Photo shoot: Rugged runners of forest and fell

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THE fast and physical sport of orienteering is a world away from the memories many of us hold from school trips to the countryside and Scout camp. In short, orienteering is navigating through moor and forest terrain between set marked points using a special map.

Choose your own route, and the fastest competitor to compete the course wins. On paper, simple enough, but orienteering is extremely challenging. However, its attraction lies in the combination of the stunning places runners get to visit, the mental contest and the exercise.

The sport caters for virtually all ages and ability, from the elite runners who last week tackled a 13km course in the Lake District, which involved 2,000ft of climb through difficult, wooded terrain in under 80 minutes, to the seven to 70 year olds who compete every week. It is a growing sport, more than 1,100 events were held in the UK last year, and there are high hopes of inclusion in the 2004 Olympics.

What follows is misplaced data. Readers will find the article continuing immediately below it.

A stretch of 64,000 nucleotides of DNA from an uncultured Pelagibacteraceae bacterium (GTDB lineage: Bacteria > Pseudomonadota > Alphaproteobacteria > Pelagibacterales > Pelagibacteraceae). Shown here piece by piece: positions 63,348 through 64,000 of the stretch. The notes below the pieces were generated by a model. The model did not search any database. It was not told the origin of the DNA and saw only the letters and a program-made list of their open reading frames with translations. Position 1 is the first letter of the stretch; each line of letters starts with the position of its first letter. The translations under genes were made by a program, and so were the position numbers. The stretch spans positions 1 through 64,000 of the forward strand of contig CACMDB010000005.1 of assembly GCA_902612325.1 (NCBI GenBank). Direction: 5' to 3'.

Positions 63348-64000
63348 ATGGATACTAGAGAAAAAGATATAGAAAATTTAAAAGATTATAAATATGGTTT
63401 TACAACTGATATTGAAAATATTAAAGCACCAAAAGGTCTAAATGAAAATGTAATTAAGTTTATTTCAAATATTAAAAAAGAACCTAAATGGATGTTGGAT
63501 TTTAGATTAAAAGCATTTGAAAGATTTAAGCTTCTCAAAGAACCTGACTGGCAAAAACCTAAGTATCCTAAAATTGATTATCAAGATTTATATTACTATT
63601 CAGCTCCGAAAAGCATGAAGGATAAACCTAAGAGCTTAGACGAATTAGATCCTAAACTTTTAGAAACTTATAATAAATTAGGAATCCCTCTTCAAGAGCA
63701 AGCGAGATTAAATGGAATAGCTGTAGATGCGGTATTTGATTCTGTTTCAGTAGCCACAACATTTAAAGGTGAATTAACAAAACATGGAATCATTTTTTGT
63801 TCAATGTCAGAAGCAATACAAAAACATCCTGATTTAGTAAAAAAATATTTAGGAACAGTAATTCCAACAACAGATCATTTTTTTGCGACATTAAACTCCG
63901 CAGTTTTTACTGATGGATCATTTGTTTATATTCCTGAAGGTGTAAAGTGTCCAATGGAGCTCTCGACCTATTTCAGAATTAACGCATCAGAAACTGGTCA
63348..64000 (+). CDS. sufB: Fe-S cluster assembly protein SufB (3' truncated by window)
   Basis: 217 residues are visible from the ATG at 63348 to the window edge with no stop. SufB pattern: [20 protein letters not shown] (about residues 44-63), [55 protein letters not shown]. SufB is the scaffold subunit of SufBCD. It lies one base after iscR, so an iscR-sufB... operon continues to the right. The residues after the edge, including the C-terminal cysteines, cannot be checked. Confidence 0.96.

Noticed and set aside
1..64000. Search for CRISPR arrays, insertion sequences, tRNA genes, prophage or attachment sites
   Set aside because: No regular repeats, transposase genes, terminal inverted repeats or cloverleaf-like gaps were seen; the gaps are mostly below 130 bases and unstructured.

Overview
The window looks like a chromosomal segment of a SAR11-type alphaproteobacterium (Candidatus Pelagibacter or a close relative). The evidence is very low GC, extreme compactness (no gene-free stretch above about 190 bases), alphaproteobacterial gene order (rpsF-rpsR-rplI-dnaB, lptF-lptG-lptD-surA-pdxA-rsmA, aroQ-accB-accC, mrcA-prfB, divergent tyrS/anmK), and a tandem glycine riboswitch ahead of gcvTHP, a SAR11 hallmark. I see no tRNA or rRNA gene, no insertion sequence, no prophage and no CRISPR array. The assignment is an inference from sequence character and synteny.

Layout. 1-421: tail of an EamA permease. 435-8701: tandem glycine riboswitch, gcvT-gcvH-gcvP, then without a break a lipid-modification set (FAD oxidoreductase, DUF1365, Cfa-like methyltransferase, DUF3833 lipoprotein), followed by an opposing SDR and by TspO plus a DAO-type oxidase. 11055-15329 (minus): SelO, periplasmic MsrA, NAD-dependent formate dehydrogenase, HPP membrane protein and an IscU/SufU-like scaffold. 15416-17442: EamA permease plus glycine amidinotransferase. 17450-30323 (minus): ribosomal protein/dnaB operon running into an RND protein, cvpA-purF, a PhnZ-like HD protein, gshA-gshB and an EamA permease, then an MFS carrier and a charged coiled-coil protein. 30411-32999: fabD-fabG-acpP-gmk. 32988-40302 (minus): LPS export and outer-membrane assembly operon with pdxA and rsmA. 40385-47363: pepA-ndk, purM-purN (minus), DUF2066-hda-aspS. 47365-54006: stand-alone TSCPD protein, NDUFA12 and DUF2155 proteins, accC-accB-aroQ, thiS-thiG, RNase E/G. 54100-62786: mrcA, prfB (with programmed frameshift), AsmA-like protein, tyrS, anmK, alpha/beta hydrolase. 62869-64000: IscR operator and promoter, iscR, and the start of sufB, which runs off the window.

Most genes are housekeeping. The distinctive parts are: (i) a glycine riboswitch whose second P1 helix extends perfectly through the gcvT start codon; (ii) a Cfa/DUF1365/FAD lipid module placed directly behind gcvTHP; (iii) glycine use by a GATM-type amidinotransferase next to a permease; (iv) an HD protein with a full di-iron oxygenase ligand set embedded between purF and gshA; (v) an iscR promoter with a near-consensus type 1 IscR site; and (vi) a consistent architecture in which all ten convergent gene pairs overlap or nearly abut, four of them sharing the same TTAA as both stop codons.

The World Cup came to Lake District for three races, attracting more than 200 competitors from 29 nations, including Denmark's Carsten Jorgensen, the European cross-country champion, who ignores lucrative opportunities in athletics because "orienteering's more fun."

Copies of these photographs - and others by The Independent's sports photographers, David Ashdown, Peter Jay and Robert Hallam, can be ordered by telephoning 0171 293 2534.